Posted: December 4, 2017 | Categories: Miscellaneous
My desktop PC (yes, I use a Windows Desktop for most of my personal work) had a hard drive crash a few weeks ago. This particular PC is three years old, so I expected to see some failures. It wasn't too bad as my system has a 512 GB SSD as its boot drive, but an 8 TB RAID array for all my apps, data, games, etc. I ordered a replacement drive and was quickly back in business.
Weirdness ensued when I tested the 'bad' drive using the manufacturer's diagnostics and it passed with flying colors. I assumed that the original failure was just a fluke, so I ran the tests a few more times and set the drive aside to use when another drive failed.
A week or so later, another drive in the RAID array failed. Knowing I had a 'good' spare lying around, I swapped the drives and got to work. Unfortunately, the array came back up, but then quickly failed again. Since I knew the drive tested good, I started looking for other sources for my problem.
I swapped all my drive cables, split the array across two power supply rails, but the problem persisted. At this point, I ordered a new motherboard and installed it only to find that the problem persisted. Thinking through this, I started swapping the drives around and noticed that the problem moved with the drive. I then swapped the old, bad drive back in and the problem persisted. Crikey, two bad drives.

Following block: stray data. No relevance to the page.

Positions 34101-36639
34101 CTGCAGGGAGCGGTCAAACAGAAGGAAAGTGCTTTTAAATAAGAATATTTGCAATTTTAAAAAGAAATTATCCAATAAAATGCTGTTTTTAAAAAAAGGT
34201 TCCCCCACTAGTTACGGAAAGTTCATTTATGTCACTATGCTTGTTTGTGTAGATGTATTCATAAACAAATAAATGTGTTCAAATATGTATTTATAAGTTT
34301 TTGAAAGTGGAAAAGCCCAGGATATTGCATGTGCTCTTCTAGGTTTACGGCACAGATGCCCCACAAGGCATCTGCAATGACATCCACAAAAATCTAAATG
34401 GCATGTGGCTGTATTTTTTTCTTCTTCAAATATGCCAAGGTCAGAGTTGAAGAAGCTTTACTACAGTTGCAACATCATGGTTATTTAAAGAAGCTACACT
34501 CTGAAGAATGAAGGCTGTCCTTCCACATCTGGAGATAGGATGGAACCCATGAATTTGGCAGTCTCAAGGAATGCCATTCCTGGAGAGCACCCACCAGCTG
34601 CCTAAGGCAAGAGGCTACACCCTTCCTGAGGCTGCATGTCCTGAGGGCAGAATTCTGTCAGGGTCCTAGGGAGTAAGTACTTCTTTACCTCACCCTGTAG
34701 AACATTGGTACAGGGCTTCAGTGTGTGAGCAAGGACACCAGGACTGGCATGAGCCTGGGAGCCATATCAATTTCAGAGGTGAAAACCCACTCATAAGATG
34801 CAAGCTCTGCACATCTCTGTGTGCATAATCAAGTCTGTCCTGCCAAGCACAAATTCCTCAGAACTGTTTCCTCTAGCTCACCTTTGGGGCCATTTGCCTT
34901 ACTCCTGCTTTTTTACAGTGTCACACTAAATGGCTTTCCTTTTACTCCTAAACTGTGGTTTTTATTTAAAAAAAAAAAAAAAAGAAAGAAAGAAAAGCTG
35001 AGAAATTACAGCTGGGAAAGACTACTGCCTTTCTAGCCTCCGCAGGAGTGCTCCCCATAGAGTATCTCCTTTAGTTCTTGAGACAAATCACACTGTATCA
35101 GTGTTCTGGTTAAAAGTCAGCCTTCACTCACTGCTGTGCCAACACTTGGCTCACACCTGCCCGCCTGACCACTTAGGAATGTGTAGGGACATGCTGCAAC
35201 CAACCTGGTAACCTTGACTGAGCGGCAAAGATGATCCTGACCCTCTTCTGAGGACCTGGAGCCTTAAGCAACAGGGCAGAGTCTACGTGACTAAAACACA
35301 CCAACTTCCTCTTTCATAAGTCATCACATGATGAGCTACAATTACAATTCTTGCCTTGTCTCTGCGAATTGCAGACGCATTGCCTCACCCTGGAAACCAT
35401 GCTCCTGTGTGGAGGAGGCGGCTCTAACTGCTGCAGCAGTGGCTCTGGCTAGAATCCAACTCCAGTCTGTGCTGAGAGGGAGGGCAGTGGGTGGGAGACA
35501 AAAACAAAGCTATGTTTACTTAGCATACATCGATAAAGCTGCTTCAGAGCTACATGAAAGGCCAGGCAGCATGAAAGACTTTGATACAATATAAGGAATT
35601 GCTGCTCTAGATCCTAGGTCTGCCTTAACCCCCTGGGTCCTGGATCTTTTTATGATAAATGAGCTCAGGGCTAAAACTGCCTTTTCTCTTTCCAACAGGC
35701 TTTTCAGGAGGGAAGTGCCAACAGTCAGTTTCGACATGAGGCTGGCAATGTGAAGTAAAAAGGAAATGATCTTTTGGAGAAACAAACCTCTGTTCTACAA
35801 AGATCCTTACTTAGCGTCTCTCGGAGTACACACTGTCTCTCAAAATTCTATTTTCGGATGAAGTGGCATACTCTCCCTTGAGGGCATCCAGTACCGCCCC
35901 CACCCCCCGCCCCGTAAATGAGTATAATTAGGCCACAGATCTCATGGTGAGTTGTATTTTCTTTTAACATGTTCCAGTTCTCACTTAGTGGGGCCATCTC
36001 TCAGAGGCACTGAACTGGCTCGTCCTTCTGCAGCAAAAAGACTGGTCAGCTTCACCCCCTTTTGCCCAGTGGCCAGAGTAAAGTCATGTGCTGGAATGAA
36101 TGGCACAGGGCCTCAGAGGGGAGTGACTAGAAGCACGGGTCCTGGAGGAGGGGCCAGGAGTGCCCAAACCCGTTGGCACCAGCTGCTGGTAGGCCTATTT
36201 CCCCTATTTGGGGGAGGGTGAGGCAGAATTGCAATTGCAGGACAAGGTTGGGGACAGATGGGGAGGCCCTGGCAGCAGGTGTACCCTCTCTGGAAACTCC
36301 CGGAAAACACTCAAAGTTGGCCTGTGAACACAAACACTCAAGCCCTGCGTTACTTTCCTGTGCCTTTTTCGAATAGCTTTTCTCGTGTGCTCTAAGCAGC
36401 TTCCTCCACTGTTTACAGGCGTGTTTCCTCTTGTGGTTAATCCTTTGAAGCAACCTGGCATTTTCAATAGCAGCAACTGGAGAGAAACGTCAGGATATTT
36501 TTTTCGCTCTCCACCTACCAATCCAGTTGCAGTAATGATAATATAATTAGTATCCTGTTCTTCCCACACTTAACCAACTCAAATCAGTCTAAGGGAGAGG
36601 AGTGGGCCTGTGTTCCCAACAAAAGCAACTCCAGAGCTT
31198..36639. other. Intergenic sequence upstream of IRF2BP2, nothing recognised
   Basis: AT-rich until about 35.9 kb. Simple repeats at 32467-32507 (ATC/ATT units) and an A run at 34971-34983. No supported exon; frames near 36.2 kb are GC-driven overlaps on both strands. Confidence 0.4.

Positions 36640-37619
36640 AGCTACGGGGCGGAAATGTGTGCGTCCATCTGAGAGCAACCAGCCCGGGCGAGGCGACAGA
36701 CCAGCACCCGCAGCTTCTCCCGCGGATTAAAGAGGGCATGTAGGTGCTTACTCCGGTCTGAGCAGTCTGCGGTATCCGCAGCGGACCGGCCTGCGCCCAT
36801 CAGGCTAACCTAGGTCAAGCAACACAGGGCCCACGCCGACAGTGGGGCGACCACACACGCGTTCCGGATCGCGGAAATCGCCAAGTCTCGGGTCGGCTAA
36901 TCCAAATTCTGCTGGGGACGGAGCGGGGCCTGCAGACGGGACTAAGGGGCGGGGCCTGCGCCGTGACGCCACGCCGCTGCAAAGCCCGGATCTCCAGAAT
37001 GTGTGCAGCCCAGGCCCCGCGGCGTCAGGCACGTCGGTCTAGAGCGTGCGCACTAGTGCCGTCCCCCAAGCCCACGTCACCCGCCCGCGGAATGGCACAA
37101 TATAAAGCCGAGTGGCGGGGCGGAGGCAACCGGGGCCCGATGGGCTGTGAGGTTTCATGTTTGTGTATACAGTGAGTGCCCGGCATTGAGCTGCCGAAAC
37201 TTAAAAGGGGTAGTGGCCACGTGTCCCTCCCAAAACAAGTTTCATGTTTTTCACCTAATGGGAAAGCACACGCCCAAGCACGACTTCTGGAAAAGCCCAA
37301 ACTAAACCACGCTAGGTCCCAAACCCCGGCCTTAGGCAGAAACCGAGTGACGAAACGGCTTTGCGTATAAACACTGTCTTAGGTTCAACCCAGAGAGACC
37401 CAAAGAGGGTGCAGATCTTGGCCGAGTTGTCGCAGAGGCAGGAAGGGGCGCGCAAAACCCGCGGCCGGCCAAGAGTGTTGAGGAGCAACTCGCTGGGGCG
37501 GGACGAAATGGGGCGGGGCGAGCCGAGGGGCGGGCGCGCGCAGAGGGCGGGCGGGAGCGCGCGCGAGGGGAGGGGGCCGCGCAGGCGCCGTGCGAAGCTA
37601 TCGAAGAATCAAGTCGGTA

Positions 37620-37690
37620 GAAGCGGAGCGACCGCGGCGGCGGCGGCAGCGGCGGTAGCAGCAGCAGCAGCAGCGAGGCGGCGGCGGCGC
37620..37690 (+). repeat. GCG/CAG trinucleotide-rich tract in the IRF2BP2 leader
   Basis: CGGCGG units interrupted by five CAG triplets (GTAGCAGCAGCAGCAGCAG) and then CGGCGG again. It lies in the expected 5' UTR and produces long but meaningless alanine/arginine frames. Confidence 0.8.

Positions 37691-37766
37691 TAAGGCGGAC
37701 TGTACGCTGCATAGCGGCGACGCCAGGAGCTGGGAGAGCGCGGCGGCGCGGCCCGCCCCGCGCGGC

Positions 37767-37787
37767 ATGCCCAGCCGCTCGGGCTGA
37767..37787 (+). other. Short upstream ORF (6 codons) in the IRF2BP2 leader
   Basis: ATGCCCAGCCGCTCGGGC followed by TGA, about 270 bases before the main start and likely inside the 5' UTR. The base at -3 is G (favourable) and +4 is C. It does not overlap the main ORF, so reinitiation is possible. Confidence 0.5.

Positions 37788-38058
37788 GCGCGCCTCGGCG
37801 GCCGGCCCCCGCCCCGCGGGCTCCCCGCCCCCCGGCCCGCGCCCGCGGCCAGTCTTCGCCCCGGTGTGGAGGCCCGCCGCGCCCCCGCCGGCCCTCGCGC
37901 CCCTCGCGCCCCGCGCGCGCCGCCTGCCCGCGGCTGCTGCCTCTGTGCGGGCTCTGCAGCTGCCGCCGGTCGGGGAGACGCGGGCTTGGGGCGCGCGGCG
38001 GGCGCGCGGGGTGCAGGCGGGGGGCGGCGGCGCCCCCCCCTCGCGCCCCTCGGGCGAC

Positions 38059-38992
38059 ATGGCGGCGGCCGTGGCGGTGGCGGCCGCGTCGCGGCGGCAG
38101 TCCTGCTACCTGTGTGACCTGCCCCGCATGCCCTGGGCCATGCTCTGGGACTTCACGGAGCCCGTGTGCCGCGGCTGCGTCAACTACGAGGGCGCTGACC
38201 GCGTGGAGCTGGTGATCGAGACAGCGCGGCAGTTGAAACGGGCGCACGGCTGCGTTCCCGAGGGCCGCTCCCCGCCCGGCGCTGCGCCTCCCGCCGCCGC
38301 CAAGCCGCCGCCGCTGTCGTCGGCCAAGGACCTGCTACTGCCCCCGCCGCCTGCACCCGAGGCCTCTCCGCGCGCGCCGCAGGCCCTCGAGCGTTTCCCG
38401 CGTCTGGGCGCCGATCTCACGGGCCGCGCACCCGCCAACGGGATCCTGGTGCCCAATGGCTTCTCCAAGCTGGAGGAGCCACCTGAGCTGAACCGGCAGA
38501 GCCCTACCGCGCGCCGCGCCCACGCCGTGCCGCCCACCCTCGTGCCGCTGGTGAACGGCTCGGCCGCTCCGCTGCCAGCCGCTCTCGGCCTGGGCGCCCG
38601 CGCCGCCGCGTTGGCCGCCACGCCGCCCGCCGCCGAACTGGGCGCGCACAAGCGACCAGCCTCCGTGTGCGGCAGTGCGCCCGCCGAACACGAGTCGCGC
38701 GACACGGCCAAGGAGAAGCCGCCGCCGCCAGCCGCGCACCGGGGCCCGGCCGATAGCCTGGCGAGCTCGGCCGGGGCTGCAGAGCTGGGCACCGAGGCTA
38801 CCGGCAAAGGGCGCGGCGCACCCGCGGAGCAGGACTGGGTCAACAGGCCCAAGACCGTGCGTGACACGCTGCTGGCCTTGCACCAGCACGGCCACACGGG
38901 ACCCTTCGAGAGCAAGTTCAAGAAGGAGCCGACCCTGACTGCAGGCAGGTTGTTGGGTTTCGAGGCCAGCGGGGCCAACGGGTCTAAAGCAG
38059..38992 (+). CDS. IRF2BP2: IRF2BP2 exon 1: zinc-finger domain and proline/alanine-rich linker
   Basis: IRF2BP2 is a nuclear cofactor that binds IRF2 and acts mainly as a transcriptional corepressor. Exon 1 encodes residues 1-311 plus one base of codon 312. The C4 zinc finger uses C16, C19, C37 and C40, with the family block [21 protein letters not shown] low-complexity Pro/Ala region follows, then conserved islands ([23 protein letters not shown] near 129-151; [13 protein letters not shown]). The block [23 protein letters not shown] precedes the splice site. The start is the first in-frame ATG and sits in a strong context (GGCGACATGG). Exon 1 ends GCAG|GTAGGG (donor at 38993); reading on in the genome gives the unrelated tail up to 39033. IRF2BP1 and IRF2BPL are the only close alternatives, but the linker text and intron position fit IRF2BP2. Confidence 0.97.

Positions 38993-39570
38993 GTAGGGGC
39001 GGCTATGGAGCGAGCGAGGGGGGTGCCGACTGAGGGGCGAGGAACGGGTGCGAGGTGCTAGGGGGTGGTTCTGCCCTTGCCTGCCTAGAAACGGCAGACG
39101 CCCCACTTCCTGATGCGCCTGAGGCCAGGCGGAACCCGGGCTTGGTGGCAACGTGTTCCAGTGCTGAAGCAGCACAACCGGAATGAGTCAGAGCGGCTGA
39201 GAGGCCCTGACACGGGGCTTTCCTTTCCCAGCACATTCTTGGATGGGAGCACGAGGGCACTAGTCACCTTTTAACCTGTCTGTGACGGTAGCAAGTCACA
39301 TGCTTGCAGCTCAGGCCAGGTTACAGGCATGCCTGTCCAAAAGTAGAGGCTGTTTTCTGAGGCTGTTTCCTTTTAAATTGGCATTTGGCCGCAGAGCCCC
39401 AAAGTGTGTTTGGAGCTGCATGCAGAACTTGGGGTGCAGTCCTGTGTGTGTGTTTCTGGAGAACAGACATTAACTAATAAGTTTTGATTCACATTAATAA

I should have swapped the drives around before I ordered the motherboard; if I'd done that, I would have noticed that the failure followed the drive, eliminating the possibility that it was a motherboard problem. My second failure was assuming that the original failed drive was still good It turns out that the drive works when first connected, but then fails a while later. The evidence showed that, but I ignored it when the drive passed diagnostics.
I finally ordered another replacement drive, plugged it in, and I'm all set; everything is working as planned.
I also used this as an opportunity to format my system and do a clean installation of Windows. This is the only system I've EVER upgraded (from Windows 8 to Windows 10, what happened to Windows 9, I can't tell you), and I was having some problems. The biggest of which was that my Windows Store instance was corrupt, and I couldn't install or upgrade any Windows Store apps on the system. I encountered some problems with the re-install, I'll share those experiences in my next post.
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